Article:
Will journal finally retract fraudulent paper 10 months after an official request?

ChemosphereElsevier journal Chemosphere may finally retract a paper it learned contained fabricated data in January when a member of the author’s institution requested the paper be retracted.

The paper has been cited at least once since the lies came to light, as we reported earlier this month.

The journal contacted the relevant parties on October 29 with the following email about “Degradation of 2,4-dinitroanisole (DNAN) by metabolic cooperative activity of Pseudomonas sp. strain FK357andRhodococcus imtechensis strain RKJ300,” although no notice has been posted:

I’d like to let you know that this paper has now been retracted and apologize for the delay. We were obliged to officially share the retraction notice with all authors to ensure they were aware of the retraction.

The paper was one of seven by the same group that were based on fabricated data. Another Elsevier journal, the Journal of Hazardous Materials, still hasn’t retracted the paper it promised to in July.

One thought on “Will journal finally retract fraudulent paper 10 months after an official request?”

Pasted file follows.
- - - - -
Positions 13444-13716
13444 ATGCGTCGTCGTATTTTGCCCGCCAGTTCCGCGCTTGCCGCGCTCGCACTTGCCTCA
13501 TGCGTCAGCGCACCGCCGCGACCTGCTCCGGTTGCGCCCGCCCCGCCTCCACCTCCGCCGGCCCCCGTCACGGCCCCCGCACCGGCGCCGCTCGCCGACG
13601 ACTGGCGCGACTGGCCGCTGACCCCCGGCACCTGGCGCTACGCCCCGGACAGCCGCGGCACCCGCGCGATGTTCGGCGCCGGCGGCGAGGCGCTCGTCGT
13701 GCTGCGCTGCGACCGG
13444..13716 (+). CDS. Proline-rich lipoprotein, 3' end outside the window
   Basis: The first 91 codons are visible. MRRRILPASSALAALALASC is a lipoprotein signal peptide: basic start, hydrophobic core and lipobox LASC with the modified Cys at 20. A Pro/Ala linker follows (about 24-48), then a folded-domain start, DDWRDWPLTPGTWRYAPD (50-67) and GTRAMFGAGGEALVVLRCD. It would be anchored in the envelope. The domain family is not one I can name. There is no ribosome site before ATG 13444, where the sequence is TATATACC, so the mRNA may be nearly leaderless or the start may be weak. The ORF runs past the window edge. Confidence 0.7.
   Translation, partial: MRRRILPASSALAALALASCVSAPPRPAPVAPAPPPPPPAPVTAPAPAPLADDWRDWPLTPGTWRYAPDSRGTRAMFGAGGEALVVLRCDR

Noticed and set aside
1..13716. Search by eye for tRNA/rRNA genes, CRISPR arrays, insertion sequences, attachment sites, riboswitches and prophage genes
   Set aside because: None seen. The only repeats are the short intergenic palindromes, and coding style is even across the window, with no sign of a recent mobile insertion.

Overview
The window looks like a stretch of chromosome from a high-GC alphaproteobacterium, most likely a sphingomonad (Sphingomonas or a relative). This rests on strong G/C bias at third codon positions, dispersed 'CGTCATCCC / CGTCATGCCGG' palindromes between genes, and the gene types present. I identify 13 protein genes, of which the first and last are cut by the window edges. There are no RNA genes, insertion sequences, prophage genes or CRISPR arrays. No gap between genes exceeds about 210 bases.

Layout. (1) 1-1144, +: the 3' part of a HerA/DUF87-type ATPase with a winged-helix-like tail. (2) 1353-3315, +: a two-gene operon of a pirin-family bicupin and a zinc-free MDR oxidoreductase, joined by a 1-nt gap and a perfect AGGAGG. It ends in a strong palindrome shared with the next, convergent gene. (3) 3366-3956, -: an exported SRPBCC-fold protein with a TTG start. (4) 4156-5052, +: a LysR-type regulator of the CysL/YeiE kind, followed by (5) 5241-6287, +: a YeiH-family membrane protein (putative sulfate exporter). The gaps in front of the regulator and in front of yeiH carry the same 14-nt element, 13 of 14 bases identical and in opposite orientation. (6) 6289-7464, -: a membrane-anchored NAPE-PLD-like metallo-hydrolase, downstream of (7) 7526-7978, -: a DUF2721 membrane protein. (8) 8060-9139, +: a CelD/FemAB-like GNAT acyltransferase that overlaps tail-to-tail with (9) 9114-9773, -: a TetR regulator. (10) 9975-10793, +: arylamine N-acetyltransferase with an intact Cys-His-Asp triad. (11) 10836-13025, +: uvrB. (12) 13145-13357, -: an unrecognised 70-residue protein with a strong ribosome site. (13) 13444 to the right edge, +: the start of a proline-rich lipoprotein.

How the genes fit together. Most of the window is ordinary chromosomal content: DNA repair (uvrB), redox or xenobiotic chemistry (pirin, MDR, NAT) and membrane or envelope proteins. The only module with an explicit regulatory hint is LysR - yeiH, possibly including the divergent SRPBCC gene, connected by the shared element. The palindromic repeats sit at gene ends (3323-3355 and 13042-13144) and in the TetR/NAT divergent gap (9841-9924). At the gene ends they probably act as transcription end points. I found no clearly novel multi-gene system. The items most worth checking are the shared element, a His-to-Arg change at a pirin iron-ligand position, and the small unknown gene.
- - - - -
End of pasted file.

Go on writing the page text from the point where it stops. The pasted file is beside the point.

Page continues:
1. I am surprised to see zero comments about a core issue, accountability (or the lack thereof), in the world’s largest science publisher. I believe that Elsevier is going to see its house of cards fall in a dramatic plunge if this kicking-the-can-down-the-road attitude continues. It has made financial and reputational gains for decades (maybe even centuries) based on the academic feats of scientists, but has not assumed an equivalent level of responsibility towards correcting errors in the literature – and based on those “feats” – that it holds on its data-bases. Time and time again I have contacted Elsevier-published (or hosted) journals about problems and errors in the journals, and time and time again, nothing is done about it. The problem lies with the editors and with Elsevier, who appears to protect their inaction. Is it time for a second, more fundamentally based boycott against Elsevier? Why are there not more voices of discontent or disapproval? It appears that this is the only way to hold this corporation (i.e., Reed-Elsevier) accountable for the academically-corrupted content it touts as being “academic”. Should copyright of such content be forfeited if no action is taken?

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